Woody Allen, Goldie Hawn, Julia Roberts
, Alan Alda, Drew Barrymore
Woody Allen appears to be attempting to revive the movie musical here. If so, nice try, but no cigar. Except, that is, for the plump stogies clamped in the mouths of characters dressed like Groucho in a bizarre production number set at a Marx Brothers-themed costume ball in Paris. Did I mention that this particular number is sung in French? As Groucho might have said, "Hello, I must be going."
Call Everyone middle-drawer Woody—about on par with A Midsummer Night's Sex Comedy and Manhattan Murder Mystery. This latest movie, populated by Allen's familiar privileged Manhattanites, tracks the busy romantic lives of a ditzy family headed by Alda, a lawyer, and Hawn, a social activist who advocates giving prison inmates "a chance to decorate their own cells." These two, Allen (he plays Hawn's ex-hubby) and others break into popular ditties of yesteryear at the slightest hint of a deep feeling. Of the nonsingers, Hawn acquits herself best, while Allen and Roberts squawk through mercifully brief solos. Barrymore was dubbed.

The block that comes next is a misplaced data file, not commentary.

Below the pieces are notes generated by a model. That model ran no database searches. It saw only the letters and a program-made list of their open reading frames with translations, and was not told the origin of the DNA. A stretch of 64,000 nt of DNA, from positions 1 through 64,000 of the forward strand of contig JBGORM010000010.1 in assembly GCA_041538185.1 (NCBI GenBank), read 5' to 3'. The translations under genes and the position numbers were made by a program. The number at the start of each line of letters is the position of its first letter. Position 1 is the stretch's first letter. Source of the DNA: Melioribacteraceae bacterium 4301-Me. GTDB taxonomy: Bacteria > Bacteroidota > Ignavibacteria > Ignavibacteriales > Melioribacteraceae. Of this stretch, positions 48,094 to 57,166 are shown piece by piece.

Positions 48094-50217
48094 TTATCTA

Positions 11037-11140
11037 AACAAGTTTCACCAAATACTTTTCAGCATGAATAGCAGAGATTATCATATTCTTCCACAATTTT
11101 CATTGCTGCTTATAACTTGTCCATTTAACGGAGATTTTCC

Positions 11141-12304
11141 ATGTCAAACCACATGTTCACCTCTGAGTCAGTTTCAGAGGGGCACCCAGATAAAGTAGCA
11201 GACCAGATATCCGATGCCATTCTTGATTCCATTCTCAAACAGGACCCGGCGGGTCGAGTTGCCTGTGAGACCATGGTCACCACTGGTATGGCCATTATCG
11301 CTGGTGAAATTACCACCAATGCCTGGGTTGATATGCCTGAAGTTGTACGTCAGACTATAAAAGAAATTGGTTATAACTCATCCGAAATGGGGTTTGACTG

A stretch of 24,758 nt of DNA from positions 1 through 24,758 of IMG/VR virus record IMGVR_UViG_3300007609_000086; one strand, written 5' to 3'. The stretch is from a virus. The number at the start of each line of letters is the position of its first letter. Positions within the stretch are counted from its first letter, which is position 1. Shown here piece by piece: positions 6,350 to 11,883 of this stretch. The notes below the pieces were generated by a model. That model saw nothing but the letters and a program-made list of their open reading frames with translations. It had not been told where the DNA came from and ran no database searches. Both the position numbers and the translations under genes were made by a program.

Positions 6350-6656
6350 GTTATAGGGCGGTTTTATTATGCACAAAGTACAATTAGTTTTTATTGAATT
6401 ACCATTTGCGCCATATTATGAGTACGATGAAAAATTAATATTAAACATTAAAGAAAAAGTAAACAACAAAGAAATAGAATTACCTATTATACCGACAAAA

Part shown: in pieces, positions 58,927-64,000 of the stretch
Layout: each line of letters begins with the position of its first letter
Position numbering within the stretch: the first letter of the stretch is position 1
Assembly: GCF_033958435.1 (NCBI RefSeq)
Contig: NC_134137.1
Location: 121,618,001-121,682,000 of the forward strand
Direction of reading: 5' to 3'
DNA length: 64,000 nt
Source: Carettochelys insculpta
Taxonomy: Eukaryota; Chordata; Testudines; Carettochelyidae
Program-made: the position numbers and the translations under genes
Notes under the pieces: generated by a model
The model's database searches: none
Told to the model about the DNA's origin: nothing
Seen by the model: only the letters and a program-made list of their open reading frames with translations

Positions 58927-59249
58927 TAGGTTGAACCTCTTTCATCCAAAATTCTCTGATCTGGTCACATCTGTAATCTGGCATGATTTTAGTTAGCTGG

The talented cast, which includes Tim Roth, Edward Norton and Natalie Portman
, is game enough, but what's missing is any real sense of purpose or moral weight. None of the characters' lives are changed by what transpires. Sure, this is an intentionally frothy musical, but even Maria quit the convent at the close of The Sound of Music. (R)